A hue and cry is growing across the land ... for an end to the Republican presidential debates.
The field of GOP hopefuls, in its various permutations, has participated in 20 candidate forums, starting in May 2011 and continuing, for a time, at a pace of two a week. The most recent was Wednesday in Mesa, Ariz.
From the Romney perspective that's more than plenty.
Introducing her husband Saturday at a campaign stop in Troy, Mich., Ann Romney joked that she "should do all the talking and let him just stand here and watch me."
"I've also decided, no more debates," she continued. "If we're going to do another debate, he's going to sit in the audience and watch me - and that will be it."
"Exactly," her husband said, laughing beside her.
Across the country, Romney surrogate John McCain said he too is through with the whole business.
"There have been enough debates," the senator from Arizona told volunteers during a Saturday afternoon drop-by at a Romney phone bank in Tempe. "Everybody knows where they stand. I'm tired of watching these people destroy each other, attack each other's character.
"They're all all good and decent people, and all it does is drive their unfavorables up and give President Obama a free ride. So I'm glad we're not going to have those anymore."
Of course, that's not up to McCain, or Romney, to decide -- though a scheduled March 1 forum in Georgia was canceled after Romney, former Sen. Rick Santorum of Pennsylvania and Rep. Ron Paul of Texas pulled out. That left the hometown candidate, former House Speaker Newt Gingrich, all by his lonesome.
Romney often professes in his stump speech that he has loved the debates. "Wasn't that fun?” the former Massachusetts governor asks audiences.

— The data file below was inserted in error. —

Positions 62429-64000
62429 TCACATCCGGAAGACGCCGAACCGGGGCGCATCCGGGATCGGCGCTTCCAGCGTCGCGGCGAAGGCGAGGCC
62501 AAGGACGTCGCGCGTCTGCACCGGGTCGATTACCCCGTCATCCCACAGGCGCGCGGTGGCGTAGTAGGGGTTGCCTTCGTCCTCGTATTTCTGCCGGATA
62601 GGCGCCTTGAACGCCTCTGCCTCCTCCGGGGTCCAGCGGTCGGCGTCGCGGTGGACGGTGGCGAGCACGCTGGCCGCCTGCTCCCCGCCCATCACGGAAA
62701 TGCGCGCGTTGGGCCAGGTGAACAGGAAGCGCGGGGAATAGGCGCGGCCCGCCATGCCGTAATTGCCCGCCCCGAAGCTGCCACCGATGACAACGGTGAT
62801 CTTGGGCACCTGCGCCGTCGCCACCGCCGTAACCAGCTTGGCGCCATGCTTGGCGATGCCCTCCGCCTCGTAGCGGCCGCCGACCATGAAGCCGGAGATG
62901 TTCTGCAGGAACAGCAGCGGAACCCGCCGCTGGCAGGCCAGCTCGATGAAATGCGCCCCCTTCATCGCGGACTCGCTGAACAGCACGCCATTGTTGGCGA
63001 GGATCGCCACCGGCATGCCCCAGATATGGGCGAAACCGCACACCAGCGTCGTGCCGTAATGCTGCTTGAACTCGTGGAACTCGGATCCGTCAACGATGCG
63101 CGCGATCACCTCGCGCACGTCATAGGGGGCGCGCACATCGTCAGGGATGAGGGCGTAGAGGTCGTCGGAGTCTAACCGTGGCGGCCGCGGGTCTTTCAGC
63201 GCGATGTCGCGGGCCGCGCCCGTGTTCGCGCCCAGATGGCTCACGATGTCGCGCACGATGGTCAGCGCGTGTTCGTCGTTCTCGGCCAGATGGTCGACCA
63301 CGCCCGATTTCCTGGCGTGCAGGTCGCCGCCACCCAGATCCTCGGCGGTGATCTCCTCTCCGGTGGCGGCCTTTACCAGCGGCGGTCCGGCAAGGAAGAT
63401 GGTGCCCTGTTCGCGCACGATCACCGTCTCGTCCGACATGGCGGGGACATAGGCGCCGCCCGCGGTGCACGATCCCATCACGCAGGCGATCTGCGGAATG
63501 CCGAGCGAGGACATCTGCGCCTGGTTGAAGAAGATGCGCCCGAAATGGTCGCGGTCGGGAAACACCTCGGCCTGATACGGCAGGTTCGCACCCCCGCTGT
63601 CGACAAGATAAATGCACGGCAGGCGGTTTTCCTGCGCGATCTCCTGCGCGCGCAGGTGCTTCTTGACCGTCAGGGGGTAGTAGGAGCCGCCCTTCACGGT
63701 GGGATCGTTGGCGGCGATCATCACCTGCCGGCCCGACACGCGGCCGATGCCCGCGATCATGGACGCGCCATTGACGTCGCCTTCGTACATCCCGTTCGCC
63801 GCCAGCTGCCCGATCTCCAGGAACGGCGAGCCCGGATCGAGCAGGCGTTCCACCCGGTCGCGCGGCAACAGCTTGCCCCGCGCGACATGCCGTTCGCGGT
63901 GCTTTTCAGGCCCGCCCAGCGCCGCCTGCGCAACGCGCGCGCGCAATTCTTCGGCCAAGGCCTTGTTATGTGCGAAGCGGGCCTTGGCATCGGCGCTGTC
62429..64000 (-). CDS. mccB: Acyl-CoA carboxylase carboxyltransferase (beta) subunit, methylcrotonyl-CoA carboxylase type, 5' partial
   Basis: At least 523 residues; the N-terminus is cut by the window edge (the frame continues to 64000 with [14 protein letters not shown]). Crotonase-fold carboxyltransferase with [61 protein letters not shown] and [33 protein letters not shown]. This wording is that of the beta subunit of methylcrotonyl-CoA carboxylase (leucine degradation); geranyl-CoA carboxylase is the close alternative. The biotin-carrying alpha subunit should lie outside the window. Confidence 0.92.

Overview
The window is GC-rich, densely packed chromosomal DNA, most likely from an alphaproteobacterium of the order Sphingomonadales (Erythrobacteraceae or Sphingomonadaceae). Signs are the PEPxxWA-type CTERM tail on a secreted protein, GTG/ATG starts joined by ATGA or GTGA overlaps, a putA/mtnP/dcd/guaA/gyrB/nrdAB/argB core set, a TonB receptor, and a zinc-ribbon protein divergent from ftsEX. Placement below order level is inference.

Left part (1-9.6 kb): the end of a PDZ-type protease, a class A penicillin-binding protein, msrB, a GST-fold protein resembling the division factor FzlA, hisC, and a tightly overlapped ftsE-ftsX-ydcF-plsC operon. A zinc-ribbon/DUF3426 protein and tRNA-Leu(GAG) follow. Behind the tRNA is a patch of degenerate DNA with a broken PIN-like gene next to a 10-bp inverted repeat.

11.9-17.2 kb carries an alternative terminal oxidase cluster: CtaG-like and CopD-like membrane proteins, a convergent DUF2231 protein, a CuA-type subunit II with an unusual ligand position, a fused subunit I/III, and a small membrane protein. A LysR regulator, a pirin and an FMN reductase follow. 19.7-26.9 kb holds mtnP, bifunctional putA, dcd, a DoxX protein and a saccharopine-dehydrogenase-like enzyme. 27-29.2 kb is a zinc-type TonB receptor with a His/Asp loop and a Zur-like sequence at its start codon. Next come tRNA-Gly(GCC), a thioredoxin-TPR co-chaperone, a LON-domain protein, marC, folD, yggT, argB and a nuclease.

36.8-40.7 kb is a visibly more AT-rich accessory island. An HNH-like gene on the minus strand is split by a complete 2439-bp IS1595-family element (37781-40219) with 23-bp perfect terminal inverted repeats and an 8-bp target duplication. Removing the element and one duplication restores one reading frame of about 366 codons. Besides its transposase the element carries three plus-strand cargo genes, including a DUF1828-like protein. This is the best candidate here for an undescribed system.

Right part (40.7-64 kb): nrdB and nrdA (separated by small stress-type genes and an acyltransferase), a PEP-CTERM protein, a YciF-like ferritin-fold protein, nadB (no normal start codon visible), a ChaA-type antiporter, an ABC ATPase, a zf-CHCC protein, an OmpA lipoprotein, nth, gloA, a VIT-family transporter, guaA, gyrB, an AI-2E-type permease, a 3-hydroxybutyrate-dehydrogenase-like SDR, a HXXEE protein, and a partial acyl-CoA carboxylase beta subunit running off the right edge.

But Romney's campaign advisors often waited weeks or even months before agreeing to specific forums and have yet to commit to a debate scheduled in Oregon next month.
The fact is, the sessions have had an enormous effect on the Republican presidential race -- think of Rick Perry's "oops" moment and Gingrich's verbal smackdown of moderator John King of CNN -- and are among the few variables a campaign cannot control.
Candidates who are struggling tend to want more debates, in hopes of shaking up a race and achieving a breakthrough. Candidates who are cruising prefer to avoid them and the inherent danger faced any time they take the stage with an opponent on live TV.
But it's not up to the candidates or their surrogates to decide. The voters of Arizona and Michigan, who cast ballots in a pair of crucial primaries on Tuesday, will likely have a much greater say on whether the debate regimen continues, or whether the political reality show aired its last episode in the Arizona desert.